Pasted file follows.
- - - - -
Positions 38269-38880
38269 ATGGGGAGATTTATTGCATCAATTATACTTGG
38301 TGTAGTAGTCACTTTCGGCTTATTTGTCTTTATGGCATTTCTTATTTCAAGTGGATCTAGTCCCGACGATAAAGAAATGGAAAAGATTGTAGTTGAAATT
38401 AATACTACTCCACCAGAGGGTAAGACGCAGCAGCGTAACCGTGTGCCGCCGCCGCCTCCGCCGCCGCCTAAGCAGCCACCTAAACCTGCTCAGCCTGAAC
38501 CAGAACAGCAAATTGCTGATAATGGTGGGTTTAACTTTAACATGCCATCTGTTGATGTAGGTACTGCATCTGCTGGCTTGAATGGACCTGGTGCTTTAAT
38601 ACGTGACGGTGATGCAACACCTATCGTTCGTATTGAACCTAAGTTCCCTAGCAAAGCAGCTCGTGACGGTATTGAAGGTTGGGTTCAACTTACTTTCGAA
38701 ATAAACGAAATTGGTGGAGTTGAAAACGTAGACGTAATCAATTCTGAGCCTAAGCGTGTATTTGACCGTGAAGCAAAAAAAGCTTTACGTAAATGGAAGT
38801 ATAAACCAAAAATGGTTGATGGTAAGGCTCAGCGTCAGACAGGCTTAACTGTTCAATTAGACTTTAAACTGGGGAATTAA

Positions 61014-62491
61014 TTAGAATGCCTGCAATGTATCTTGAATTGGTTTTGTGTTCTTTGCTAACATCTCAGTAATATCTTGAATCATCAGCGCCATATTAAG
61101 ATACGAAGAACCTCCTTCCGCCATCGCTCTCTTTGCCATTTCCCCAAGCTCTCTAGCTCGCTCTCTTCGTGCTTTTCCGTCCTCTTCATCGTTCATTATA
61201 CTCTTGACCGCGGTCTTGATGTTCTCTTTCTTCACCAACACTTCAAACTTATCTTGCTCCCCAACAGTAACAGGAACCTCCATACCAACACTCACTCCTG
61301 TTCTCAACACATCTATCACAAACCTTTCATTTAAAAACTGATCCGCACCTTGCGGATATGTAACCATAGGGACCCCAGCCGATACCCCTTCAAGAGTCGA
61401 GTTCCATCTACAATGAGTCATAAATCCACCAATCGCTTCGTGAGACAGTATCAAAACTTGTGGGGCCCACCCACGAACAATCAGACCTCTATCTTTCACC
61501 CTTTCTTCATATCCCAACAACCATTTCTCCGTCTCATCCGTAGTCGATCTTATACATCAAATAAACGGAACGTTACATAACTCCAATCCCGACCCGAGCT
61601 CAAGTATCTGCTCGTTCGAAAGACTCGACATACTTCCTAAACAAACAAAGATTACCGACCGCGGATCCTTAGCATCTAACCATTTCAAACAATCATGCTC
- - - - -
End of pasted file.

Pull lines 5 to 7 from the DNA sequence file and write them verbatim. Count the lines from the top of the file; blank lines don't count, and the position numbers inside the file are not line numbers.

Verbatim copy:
38501 CAGAACAGCAAATTGCTGATAATGGTGGGTTTAACTTTAACATGCCATCTGTTGATGTAGGTACTGCATCTGCTGGCTTGAATGGACCTGGTGCTTTAAT
38601 ACGTGACGGTGATGCAACACCTATCGTTCGTATTGAACCTAAGTTCCCTAGCAAAGCAGCTCGTGACGGTATTGAAGGTTGGGTTCAACTTACTTTCGAA
38701 ATAAACGAAATTGGTGGAGTTGAAAACGTAGACGTAATCAATTCTGAGCCTAAGCGTGTATTTGACCGTGAAGCAAAAAAAGCTTTACGTAAATGGAAGT